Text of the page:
Regardless of his entering the World Champs amidst the greatest season of his already prolific professional career, he still had to fend off competition from two other global titans in Duplantis and Poland’s Piotr Lisek.
It was a fight till the end in the final, as Kendricks eventually defended his World title in thrilling fashion with a clearance of 5.97m, thereby becoming just the second man in history to win more than one World Pole Vault title.
- Daniel Stahl
Very few athletes in the World of Athletics have suffered the degradation of constantly missing out on major titles since the start of their senior careers like Daniel Stahl, but the Swede Discus thrower was able to shake the ‘nearly-man’ tag this year.
After losing to Lithuanian Discus thrower Andrius Gudžius in the last two major championships, you will forgive Stahl for finally breathing a sigh of relief after scrapping his way to the Discus title in Doha in a tight and tense competition. Stahl laid down the marker in the first Diamond League (DL) of the season in Doha when he produced one of the finest Discus series in history.
The thrower put the competition out of reach in the first round as his Discus landed at 69.63m to break the Meeting Record (MR) set by Virgilijus Alekna in 2006.
Stahl followed up with throws of 70.49m and 70.56m, his farthest of the night, before capping the evening with efforts of 69.54m, 69.50m and 70.32m to become the first man to produce six throws beyond 69.50m in a single competition.
He followed that display with wins at the Stockholm DL as well as some other meets in his home-town. However, what was to come next at the end of June was to be special.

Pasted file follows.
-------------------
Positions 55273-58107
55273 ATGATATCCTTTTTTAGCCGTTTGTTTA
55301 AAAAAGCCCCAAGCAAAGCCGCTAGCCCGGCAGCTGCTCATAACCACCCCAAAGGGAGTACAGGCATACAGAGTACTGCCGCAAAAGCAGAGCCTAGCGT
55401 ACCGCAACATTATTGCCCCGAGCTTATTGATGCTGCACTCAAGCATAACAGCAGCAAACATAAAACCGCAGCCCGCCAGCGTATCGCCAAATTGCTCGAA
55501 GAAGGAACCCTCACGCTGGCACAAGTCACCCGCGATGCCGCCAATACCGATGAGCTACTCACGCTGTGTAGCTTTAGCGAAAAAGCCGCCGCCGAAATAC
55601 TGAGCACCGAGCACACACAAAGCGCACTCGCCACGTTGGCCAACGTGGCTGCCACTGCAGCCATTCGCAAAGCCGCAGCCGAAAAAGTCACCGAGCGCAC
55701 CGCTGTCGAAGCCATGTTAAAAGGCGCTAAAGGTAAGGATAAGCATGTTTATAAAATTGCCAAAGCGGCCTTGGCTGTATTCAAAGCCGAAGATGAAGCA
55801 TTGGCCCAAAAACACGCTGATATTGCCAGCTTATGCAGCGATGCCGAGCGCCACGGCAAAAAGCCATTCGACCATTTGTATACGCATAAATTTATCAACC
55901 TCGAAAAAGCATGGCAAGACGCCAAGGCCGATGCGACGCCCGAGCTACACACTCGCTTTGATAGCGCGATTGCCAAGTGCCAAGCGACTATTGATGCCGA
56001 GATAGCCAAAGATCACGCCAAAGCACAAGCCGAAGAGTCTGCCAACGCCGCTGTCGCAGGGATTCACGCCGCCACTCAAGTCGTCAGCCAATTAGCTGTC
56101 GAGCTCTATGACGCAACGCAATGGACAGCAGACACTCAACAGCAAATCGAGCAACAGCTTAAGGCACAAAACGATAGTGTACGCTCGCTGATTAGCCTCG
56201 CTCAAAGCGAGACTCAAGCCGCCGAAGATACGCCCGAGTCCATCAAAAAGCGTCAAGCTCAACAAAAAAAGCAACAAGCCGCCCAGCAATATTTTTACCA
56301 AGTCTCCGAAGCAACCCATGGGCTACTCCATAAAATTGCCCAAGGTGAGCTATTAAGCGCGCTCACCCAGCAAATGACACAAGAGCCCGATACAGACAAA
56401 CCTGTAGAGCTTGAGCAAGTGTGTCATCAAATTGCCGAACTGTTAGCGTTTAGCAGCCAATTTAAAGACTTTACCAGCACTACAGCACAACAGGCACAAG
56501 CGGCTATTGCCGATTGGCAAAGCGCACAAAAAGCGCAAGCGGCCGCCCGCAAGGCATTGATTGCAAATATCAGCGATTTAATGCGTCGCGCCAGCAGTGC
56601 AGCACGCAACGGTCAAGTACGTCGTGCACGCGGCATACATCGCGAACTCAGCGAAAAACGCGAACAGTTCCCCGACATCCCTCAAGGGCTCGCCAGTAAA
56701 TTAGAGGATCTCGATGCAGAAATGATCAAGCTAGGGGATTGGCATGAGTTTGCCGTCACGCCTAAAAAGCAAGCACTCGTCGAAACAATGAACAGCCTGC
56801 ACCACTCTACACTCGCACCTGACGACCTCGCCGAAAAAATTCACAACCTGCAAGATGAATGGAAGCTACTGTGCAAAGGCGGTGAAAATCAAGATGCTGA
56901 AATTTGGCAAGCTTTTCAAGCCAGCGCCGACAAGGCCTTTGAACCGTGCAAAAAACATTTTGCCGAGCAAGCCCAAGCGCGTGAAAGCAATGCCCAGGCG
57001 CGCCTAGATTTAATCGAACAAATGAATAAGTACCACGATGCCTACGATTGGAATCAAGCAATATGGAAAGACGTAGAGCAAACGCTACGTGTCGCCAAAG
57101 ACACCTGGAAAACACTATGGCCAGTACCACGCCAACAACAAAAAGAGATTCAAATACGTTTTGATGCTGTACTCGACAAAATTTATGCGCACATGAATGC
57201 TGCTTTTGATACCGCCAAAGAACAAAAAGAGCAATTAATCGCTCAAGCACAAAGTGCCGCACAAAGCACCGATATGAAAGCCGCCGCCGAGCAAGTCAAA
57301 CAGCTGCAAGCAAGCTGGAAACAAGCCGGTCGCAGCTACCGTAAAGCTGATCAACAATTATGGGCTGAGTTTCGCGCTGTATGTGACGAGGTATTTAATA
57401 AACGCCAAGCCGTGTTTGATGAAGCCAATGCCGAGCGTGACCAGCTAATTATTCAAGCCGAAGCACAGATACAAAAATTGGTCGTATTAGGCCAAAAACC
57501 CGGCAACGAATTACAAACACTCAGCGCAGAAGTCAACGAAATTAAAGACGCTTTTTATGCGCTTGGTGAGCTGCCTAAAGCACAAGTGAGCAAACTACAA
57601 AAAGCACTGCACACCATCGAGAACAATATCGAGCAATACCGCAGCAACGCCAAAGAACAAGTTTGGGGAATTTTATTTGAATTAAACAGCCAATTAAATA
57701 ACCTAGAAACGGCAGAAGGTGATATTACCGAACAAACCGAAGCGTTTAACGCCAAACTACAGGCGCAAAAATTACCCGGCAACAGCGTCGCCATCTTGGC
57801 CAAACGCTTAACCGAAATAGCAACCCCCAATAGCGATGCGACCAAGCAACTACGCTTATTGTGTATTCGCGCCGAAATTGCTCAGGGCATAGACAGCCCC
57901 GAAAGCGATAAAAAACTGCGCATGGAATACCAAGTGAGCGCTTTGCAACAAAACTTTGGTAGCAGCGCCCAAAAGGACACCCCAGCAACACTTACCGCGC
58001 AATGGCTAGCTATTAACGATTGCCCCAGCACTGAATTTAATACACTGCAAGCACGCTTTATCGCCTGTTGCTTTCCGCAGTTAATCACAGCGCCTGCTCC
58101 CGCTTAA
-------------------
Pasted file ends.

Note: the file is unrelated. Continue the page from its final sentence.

Stahl improved his NR of 71.29m to 71.86m at a small meeting in the village of Bottnaryd in Sweden where he was watched by around 500 spectators. The win put him in 4th place alongside Yuriy Dumchev on the world all-time list, with only three Olympic champions -Jurgen Schult (74.08m), Virgilijus Alekna (73.88m) and Gerd Kanter (73.38m) ahead of him.
That win propelled him to being the favourite in the season finale of the DL in Brussels. Stahl led from the outset to win his first Diamond trophy, with his opening throw of 68.68m enough to seal the win for him.
Going into the World Champs in Doha, the Swede, who lost the title in 2017 by just 2cm to Gudžius, then also finished runner-up to the Lithuanian at the European Championships last summer, was not to be denied in Doha.
He dominated from start to finish to become his country’s first global GOLD medallist in the event. It was his third-round throw of 67.59m that clinched the GOLD for him as he was the only competitor to surpass the 67m mark.
With his outstanding performance in 2019 in which he won 13 of his 16 competitions, there is definitely no betting against Stahl winning his first Olympic title next year.